Proposed rules on bonus clawback will come into force as amendments to the Remuneration Code, which is applicable to regulated companies. The new rules provide that past awards for variable remuneration (e.g. a discretionary bonus) may be adjusted (i.e. ‘clawed back’) to reflect new information about the underlying risk (including evidence of poor risk management). The rules apply to any variable remuneration awarded on or after 1 January 2015 and for at least seven years from the date on which the variable remuneration is awarded.
The new system of shared parental leave will be available to parents of children due to be born or placed for adoption on or after 5 April 2015. Under this new system, after the mother has taken the first two weeks of compulsory maternity leave, the parents will be able to choose how they share the care of their child during the remaining 50 weeks of leave.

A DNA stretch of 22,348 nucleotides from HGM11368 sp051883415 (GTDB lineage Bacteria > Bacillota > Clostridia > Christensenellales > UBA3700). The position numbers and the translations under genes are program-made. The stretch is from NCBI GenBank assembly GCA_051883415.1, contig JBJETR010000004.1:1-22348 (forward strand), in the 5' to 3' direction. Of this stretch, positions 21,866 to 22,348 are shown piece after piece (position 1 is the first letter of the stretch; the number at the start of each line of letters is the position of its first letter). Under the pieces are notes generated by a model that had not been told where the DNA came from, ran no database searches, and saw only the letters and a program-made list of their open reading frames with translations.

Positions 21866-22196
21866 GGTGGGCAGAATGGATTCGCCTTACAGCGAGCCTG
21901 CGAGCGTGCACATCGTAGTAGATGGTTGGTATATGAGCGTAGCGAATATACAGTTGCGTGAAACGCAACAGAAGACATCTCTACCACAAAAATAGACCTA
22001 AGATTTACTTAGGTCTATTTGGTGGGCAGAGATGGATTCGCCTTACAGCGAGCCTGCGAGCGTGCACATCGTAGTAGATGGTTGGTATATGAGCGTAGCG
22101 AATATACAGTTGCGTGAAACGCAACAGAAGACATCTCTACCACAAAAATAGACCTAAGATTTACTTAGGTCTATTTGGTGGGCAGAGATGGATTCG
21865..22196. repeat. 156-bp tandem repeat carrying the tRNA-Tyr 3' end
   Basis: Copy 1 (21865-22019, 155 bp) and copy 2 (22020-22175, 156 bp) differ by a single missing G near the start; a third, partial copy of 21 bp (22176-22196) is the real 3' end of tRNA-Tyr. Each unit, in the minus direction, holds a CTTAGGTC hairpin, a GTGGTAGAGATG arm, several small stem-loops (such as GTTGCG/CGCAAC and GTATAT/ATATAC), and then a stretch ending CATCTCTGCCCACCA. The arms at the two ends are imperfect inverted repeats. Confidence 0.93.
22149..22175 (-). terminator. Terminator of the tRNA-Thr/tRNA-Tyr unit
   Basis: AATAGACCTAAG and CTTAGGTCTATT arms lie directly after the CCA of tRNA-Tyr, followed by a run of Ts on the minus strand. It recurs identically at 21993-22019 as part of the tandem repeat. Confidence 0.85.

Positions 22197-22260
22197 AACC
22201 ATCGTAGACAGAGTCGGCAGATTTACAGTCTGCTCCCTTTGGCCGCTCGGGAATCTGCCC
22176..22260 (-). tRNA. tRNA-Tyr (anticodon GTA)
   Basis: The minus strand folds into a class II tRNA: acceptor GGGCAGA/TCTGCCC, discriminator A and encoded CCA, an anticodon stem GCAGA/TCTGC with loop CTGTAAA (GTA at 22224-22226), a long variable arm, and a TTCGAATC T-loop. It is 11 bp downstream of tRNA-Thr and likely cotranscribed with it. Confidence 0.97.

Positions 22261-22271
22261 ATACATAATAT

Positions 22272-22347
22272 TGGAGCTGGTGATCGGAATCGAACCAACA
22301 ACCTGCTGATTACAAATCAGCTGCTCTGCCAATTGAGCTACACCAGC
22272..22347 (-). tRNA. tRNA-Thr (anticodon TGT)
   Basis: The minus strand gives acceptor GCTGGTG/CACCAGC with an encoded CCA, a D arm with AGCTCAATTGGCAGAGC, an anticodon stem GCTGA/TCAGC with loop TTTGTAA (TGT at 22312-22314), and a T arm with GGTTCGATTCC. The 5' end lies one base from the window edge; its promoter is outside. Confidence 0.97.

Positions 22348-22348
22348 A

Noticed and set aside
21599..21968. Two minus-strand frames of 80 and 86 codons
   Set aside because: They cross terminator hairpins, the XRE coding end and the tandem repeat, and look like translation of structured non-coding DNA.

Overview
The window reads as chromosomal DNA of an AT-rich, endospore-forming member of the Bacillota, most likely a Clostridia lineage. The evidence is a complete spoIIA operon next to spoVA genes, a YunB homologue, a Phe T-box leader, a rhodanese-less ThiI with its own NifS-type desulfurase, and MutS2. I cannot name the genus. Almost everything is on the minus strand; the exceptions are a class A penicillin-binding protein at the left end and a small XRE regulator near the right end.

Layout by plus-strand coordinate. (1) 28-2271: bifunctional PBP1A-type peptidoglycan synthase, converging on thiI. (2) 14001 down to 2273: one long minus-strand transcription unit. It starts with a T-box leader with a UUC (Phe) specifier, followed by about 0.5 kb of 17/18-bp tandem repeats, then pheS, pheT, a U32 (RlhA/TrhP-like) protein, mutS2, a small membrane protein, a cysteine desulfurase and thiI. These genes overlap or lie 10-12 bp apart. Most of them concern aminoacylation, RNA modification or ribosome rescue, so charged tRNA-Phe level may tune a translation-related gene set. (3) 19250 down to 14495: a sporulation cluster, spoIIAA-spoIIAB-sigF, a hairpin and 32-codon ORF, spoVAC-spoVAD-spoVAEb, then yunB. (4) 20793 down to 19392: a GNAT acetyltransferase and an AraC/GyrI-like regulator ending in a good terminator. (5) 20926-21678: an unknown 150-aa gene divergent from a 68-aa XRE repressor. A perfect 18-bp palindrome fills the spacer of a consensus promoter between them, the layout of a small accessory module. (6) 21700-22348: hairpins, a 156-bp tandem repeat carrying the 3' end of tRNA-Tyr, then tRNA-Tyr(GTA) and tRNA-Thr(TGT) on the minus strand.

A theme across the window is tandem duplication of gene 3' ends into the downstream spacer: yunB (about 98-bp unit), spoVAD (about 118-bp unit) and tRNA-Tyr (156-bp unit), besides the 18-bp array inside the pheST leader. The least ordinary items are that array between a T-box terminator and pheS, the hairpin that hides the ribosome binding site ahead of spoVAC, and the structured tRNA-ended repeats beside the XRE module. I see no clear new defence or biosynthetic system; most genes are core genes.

Changes to adoption leave and pay will give adopters rights comparable to those of birth parents. The statutory adoption leave will no longer have the 26-week qualifying period, and adoption pay will be brought in line with maternity pay, which will be 90 percent of normal earning for the first six weeks.
Parents will be entitled to take unpaid parental leave up until their child’s 18th birthday (currently fifth birthday, unless the child is disabled).
Employment Law Brieﬁng | Winter 2014-15 3
HR Challenges in a Global Business
By Dan Peyton
ore and more businesses describe themselves as “global” or “international” as their commercial reach expands. At the same time, technology
and social media have made the world a smaller place.
This creates significant challenges for human resources professionals – for example, in managing compliance issues and a mobile workforce − and getting it wrong can severely damage a business and its reputation. Enforcing the legal and moral standards in one country may lead a business to instant and damaging criticism in another country.
Managing Global Compliance Consistency in compliance protects business reputation, reduces legal exposure and assists effective management.